German pharmaceutical and chemical company Merck has announced expansion plans through the acquisition of the US biotechnology firm Millipore.
Merck fought off the competition to Millipore
"This transaction is very attractive to shareholders, customers and employees of both companies," Merck executive board chairman Karl-Ludwig Kley said in a statement relating to the 5.3 billion Euros ($7.2 billion) deal.
The agreement paves the way for Merck, which besides its pharmaceutical activities is the largest maker of chemicals used in the manufacture of flat-panel displays, to gain ground in the field of biotech research equipment.
The family-controlled, Darmstadt-based business, which started as a 17th century pharmacy, is now best known for its cancer and multiple sclerosis treatment drugs, as well as the production of liquid crystal displays for computer and television monitors. But is not happy to stop there.
If the glove fits…
Merck makes crystals for computer and TV monitors
Kley described the union with Massachusetts-based Millipore, which produces filters and purifiers used in the making of biotechnology drugs, as "an excellent strategic fit."
He said it would allow Merck to "cover the entire value chain for our pharma and biopharma customers, offering integrated solutions beyond chemicals."
The acquisition, which although approved by both companies' boards has yet to be endorsed by Millipore shareholders, would increase Merck's revenue from its chemical activities by ten percent, taking it to a total of 35 percent.
The right time
Merck doesn't want to put all its eggs in the pharmaceuticals basket
Analysts say it is perfect timing for Merck, which suffered a set-back when a scientific committee of the European Medicines Agency rejected the company's lung-cancer drug Erbitux, thereby reducing potential sales of the product.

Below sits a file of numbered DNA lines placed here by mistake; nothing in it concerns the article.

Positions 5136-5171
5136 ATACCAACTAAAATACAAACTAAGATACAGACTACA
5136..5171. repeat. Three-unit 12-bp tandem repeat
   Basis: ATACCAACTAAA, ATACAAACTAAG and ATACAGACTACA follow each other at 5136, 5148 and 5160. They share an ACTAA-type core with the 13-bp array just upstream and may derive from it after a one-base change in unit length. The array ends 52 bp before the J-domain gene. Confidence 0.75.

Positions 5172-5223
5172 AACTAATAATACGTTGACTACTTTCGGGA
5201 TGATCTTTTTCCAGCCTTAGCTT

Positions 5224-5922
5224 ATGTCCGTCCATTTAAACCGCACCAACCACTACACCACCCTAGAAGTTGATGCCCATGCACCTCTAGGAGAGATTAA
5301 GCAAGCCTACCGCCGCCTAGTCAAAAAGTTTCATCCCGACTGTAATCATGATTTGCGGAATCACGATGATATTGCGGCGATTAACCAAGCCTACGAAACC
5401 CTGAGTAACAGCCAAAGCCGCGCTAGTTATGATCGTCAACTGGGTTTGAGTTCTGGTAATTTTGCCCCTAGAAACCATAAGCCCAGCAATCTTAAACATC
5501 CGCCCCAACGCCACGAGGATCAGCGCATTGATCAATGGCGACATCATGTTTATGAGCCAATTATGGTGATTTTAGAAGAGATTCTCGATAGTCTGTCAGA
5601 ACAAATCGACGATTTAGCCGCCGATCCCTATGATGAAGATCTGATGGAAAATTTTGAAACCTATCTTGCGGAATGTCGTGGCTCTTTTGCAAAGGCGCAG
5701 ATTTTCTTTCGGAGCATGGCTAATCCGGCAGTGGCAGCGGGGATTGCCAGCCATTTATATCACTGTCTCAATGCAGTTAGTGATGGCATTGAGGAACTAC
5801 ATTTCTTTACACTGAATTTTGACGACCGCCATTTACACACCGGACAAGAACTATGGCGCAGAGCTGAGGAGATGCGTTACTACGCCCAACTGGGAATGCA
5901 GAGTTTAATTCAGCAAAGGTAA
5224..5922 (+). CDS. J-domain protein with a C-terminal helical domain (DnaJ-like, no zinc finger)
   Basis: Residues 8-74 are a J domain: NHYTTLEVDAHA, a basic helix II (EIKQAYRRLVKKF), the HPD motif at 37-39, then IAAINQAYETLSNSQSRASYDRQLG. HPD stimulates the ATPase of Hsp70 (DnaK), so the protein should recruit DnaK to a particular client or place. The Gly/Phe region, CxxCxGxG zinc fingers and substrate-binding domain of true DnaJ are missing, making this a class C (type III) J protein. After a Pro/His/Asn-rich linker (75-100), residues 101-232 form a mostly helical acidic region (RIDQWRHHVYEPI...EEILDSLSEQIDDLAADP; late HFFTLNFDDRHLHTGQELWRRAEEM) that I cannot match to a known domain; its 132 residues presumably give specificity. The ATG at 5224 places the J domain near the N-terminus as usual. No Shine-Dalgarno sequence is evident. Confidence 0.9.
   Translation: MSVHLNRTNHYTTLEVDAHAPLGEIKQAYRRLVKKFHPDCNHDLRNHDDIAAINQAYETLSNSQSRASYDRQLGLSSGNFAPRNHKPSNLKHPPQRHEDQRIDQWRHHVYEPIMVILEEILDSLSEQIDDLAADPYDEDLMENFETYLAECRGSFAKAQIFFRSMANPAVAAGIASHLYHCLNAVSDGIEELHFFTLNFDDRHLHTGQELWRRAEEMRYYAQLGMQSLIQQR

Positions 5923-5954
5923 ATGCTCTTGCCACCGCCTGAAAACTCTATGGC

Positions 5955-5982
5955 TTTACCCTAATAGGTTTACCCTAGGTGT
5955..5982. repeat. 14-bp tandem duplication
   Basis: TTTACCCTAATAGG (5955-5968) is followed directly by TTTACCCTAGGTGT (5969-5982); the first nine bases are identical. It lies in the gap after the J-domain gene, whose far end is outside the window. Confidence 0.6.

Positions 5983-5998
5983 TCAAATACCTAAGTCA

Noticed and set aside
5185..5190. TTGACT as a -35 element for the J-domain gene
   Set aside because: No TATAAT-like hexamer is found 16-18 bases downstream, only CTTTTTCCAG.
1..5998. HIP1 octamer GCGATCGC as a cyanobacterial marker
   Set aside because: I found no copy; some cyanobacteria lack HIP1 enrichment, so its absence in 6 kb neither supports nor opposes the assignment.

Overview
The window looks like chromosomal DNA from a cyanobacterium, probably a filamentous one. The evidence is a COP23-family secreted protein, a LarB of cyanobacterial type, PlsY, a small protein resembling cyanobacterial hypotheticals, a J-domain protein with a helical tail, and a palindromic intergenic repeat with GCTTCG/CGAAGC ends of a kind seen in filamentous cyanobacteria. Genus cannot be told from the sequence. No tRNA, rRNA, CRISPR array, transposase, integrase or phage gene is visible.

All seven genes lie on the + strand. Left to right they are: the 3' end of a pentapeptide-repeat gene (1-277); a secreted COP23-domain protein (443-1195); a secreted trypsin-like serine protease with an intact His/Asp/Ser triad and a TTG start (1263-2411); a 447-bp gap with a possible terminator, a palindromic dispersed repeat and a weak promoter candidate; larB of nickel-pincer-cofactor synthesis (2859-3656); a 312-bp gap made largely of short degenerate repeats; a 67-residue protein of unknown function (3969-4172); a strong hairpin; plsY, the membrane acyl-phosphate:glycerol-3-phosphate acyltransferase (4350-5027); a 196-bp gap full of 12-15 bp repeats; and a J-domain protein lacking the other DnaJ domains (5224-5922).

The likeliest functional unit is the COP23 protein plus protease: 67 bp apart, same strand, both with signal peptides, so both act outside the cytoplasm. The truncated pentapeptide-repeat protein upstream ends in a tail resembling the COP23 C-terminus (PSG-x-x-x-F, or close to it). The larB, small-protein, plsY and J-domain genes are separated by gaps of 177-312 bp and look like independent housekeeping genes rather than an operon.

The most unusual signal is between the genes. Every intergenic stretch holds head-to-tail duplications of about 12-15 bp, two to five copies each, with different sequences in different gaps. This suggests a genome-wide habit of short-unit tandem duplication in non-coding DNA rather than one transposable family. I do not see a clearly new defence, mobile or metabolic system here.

But the Darmstadt-based company was not the only one with an eye on Millipore. Last week the biotech equipment maker was reported to have received a 4.4 billion Euro buy-out offer by rival US comapany Thermo Fisher.
Millipore, which turned a profit of some 1.2 billion Euros last year, responded to the bid by hiring Goldman Sachs to help it weight up its options, insisting that it had "no definitive time-table" for any sale or merger.
Millipore won't have to move to Darmstadt HQ
But Merck's offer of 79 Euros per share, to be financed with available cash and a loan, was enough to sway Millipore. Markets, however, responded reluctantly to the news, with Merck shares falling 1.1 percent to 57.19 Euros on Monday morning.
Analysts blame the dip on the relatively high share price, but say Merck's move is strategically positive.
The German company, which hopes to complete the purchase later this year, says it will keep Millipore's headquarters in Massachusetts, retain its senior level of management and merge it with Merck's U.S. chemicals headquarters.
Editor: Andreas Illmer